In a 2021 interview with the BBC, the royal was challenged about his car-related carbon footprint. He explained that his beloved Aston Martin—his favorite car, which he has owned for more than 50 years—had been converted to run on a “surplus of English white wine and whey from the cheese process.” The type of biofuel he refers to is called E85; it’s composed of 85 percent bioethanol and 15 percent unleaded petrol. The bioethanol in E85 can come from different sources, but in the case of what fuels King Charles III’s Aston Martin, it comes from surplus wine and the alcoholic extraction from fermented whey.
The king has earned some praise for using this newer energy source, but he has also faced criticism. While it’s clear he recognizes the importance of developing energy sources that don’t rely on fossil fuels, critics are not so quick to embrace his choice as the way forward. Biofuel—even when made from food waste—is considered a “niche” energy source that is not scalable for availability to the masses. Experts are quick to point out that using land and resources to produce fuel could lead to massive global food insecurity.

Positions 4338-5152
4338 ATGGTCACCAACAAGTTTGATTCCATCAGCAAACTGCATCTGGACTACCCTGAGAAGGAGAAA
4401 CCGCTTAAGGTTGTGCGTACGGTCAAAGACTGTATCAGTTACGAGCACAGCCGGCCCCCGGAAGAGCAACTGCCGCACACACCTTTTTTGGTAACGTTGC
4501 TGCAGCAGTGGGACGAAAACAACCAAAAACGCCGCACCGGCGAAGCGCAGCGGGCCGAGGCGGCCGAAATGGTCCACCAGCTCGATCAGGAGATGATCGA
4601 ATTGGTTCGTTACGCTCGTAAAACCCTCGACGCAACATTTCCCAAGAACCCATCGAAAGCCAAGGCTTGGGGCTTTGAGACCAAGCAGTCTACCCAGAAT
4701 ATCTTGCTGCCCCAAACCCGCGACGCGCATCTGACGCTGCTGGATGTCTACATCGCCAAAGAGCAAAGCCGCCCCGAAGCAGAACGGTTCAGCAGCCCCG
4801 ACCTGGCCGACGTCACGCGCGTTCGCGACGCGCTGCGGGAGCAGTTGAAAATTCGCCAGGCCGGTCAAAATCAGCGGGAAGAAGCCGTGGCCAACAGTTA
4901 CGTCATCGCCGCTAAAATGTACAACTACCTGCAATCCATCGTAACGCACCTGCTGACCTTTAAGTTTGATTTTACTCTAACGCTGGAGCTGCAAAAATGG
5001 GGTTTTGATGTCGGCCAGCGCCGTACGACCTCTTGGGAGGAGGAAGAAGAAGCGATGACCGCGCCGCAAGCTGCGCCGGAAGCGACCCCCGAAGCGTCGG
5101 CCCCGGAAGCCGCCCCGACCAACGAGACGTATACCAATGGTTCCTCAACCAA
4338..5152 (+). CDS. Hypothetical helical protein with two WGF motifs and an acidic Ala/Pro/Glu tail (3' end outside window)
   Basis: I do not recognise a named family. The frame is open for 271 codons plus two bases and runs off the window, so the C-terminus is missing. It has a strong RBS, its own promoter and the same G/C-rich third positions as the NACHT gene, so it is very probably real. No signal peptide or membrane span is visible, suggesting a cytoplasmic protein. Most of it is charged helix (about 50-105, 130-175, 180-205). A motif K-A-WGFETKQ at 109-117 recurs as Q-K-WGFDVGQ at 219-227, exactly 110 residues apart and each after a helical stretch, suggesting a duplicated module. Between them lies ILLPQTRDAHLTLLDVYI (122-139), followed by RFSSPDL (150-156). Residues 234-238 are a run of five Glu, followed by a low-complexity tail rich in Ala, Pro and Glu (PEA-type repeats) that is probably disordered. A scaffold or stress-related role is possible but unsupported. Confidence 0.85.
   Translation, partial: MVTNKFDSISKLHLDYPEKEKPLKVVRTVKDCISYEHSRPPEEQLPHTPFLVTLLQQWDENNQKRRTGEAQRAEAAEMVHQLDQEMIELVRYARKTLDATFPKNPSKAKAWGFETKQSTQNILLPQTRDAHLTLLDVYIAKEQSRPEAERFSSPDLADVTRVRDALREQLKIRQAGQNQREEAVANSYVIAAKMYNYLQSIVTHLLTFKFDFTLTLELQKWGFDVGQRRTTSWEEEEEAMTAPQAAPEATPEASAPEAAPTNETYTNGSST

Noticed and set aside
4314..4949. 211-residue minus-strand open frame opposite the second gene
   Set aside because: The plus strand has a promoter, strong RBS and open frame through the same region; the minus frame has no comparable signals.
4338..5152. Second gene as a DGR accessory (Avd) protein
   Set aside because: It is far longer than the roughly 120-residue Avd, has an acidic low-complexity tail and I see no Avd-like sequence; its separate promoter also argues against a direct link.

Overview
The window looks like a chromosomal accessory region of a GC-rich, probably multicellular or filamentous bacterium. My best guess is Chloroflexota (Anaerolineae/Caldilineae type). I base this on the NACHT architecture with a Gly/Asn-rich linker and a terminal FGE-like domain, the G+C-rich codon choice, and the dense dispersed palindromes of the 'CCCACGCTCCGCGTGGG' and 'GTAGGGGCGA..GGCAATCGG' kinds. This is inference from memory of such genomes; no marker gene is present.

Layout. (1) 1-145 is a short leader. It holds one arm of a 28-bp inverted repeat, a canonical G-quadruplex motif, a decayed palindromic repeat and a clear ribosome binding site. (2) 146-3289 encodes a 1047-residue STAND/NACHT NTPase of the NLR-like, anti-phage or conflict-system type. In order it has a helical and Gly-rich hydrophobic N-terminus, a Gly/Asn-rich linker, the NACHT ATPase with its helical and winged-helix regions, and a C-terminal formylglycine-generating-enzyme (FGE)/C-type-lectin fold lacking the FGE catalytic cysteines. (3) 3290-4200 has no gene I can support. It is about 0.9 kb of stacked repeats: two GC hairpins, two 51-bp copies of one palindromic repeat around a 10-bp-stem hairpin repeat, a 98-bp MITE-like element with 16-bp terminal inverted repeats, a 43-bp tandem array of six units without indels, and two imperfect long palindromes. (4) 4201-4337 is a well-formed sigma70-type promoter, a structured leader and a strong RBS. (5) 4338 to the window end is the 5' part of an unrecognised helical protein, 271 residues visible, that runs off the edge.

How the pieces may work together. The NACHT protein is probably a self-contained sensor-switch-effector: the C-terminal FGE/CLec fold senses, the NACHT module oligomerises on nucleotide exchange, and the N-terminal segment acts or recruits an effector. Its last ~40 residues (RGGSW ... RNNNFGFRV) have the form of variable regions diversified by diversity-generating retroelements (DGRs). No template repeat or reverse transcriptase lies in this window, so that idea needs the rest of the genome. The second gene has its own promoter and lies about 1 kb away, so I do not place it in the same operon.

While most of the cars currently used on his estates are electric, King Charles III has voiced concerns about electric cars being unaffordable for many, the impacts of the battery materials required to run them, and how they would be recycled.
King Charles III has a history of supporting environmental and conservation issues and for raising the alarm on climate change. His personal efforts at reducing his own carbon footprint don’t stop at a car that runs on biofuel: They also include switching to biomass boilers at his Birkhall home and installing solar panels at Clarence House. He also makes time to campaign for the use of wool (it’s a fully biodegradable material), has a large organic vegetable garden at his estate at Highgrove, and makes the environment an important part of his mandate as monarch.
However, in his 2021 BBC interview, King Charles III acknowledged that “no one person can solve the problem,” and that everyone must do their part to help the environment. Not everyone needs to drive a car thar runs on wine and cheese, but he suggests people lower their consumption of meat and dairy products, reduce waste, and plant more trees.